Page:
"I think that when you gotta spit, you gotta spit."
--Iron Head Haynes
Hi, I'm Dave. I grew up in south-central Pennsylvania, close to Gettysburg, the famous American Civil War battlefield. My parents have a dairy farm and I've done my share of farm chores over the years. The area that I grew up is very rural, but until I graduated high school, I only had the vaguest of ideas as to what went on outside our county. Everybody more or less subscribed to the rural lifestyle, so the kids and grown-ups with whom I had contact were a lot like me. There were no large cities, and really, no small cities in proximity to where I grew up. I was rather nicely insulated from That Which Lies Beyond The County Line. That's worked well for my peers in that most of them have stayed in the area. Even many of those that went to college eventually found a way to return back to the comforts of country living.
Anyway, college was hard for me, not so much academically as socially. I discovered that no one thought like me and, truth be told, I don't think I was taken seriously since 1) my family and I were dirt poor, and 2) country-boy/girl stereotypes are firmly in place. I couldn't talk about going to Hawaii or going skiing or the usual vanities in which sophisticated people indulge themselves. Looking back, I had a lot of resentment towards those of a higher class than my parents and me, but it wasn't necessarily because my peers got to go skiing and I didn't; it was because I was lower on the food chain. The tacit assumption was that anyone could live in depression-era Adams County PA and small towns are passe' anyway. In addition, I never could play up the merits of my hometown enough for others to see the special affirmation that comes with a rural lifestyle. I didn't fit in very well at first, but eventually hooked up with a very close circle of friends. I also had the best roommate in the world all four years.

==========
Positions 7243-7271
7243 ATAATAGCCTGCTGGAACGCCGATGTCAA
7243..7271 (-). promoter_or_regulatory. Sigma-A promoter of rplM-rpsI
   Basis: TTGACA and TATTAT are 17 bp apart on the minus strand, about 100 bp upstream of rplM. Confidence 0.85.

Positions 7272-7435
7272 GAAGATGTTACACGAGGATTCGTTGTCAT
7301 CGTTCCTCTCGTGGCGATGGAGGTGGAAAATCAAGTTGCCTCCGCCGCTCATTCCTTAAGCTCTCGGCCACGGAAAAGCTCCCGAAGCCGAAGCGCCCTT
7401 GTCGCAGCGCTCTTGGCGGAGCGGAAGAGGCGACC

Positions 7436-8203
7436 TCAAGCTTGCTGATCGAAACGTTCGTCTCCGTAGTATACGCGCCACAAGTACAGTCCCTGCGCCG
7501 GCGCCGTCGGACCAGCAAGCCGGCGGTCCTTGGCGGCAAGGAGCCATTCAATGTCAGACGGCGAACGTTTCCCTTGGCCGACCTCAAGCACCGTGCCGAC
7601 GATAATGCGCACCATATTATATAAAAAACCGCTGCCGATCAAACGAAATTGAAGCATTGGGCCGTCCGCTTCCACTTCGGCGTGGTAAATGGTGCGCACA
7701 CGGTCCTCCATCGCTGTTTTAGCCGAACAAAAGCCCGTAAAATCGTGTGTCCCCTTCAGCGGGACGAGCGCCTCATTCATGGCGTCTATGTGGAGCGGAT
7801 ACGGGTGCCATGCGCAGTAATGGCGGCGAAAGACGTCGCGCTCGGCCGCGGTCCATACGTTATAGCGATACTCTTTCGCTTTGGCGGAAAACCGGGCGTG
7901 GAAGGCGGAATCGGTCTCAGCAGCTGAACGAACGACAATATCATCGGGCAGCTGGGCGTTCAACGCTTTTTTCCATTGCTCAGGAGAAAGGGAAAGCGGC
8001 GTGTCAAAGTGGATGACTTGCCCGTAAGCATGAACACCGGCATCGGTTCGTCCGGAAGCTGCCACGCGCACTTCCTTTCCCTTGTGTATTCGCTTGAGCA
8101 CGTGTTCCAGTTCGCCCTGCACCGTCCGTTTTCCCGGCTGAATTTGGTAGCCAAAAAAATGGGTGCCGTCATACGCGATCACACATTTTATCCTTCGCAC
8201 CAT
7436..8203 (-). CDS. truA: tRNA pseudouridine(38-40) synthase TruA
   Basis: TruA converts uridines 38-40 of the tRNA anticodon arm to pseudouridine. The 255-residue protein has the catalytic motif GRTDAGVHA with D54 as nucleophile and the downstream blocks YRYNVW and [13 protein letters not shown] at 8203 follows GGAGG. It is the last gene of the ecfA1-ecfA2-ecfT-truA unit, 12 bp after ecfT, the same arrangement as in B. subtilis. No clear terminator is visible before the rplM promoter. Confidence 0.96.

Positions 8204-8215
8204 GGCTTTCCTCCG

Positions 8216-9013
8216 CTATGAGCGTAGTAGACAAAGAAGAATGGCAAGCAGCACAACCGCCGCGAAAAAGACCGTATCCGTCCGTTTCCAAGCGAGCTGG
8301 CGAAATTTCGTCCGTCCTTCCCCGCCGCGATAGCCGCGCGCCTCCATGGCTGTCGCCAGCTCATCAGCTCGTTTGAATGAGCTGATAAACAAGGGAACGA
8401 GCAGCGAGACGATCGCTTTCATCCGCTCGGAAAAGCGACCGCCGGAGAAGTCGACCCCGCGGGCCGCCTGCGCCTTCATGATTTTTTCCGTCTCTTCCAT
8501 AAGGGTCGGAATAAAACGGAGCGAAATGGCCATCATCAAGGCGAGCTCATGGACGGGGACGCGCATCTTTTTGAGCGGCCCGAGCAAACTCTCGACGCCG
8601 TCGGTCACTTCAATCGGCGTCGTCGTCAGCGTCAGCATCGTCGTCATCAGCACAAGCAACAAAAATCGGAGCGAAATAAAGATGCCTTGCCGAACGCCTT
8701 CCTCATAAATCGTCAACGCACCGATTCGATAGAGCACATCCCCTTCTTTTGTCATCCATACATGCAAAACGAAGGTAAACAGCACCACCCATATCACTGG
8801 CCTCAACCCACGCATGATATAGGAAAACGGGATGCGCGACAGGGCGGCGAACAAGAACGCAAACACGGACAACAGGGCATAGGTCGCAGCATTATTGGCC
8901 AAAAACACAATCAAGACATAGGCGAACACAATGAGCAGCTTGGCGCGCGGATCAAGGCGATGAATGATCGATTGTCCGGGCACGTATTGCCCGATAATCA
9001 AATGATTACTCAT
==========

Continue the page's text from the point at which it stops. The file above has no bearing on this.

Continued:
So college was tough, but I made it through. I came out with a deeper understanding of people, and I also earned a broader view of the world. In addition, I got a bachelor's in math with a minor in statistics. Since, at the time, the only thing I could do with a math degree was teach high school or go to grad school, I went to grad school. I ended up at Colorado State University and pursued a PhD in statistics.
Grad school, to me, is about paying your dues. It was horrible and yet it was wonderful. What was more wonderful is that it ended. I thought it ended about the right time too. After one becomes the foremost expert on whatever the heck one's dissertation topic is, it's time to move on and shed the student lifestyle thing. My grad school experience was monastic, but I think that's about the only thing that got me through it. Well, that and a certain Men Without Hats tape that I had in an endless loop while I studied real analysis and measure theory.
In grad school, I had the great fortune to meet Zube. I daresay that Zube and I are cut from the same cloth. Zube and I had the pleasure of working together, running the CSU Stats computer systems. He did the hard work and I tried to distribute clue to the clueless professors and students. Because Zube is brilliant, he explained as much sysadmin stuff to me as my tiny little brain could deal with. I also picked up web skills and learned how to program lots of languages.
Grad school ended.
I couldn't believe it.
So I looked for jobs. Happily, statisticians with good programming skills were in huge demand, so I could pretty much write my own ticket. I ended up in the cancer unit of the U.S. Food and Drug Administration. My job was to analyze cancer clinical trial data and see whether a new chemotherapy treatment is better than current chemotherapy regimens. Now I live in Los Angeles and work at a cancer hospital.
Let's see, what else..
I am a nice guy.
Another quote comes to mind:
People always say to me: "You're a real catch; why aren't you married?" And I always think "How the hell should I know? Why don't you ask the women who aren't dating me?"
-- TopFive Rumination sent in by Danielle
I have very few pictures of myself scanned. If you'd like to see what I look like, here is my passport picture. You may also look at the pictures from my Cambodia trip, in which two others and I taught high school coaches how to form a program that would culminate in a Cambodian Olympic Team. By the way, I just got contact lenses, so you'll have to use your brain to airbrush my glasses from these pictures.
My more unusual hobbies are:
Taxi-cab confession: I chronically confuse Kevin Pollak and Kevin Spacey.
I used to be in an Australian Rules Football League in which I pit my Manix Maulers against other footy teams. It would have been nice if I knew how to play footy, but that apparently wasn't a requirement to manage a team. If you'd like to read some funny stuff, check out the SPARF press releases.
Finally, I like the cartoon "Rocko's Modern Life".
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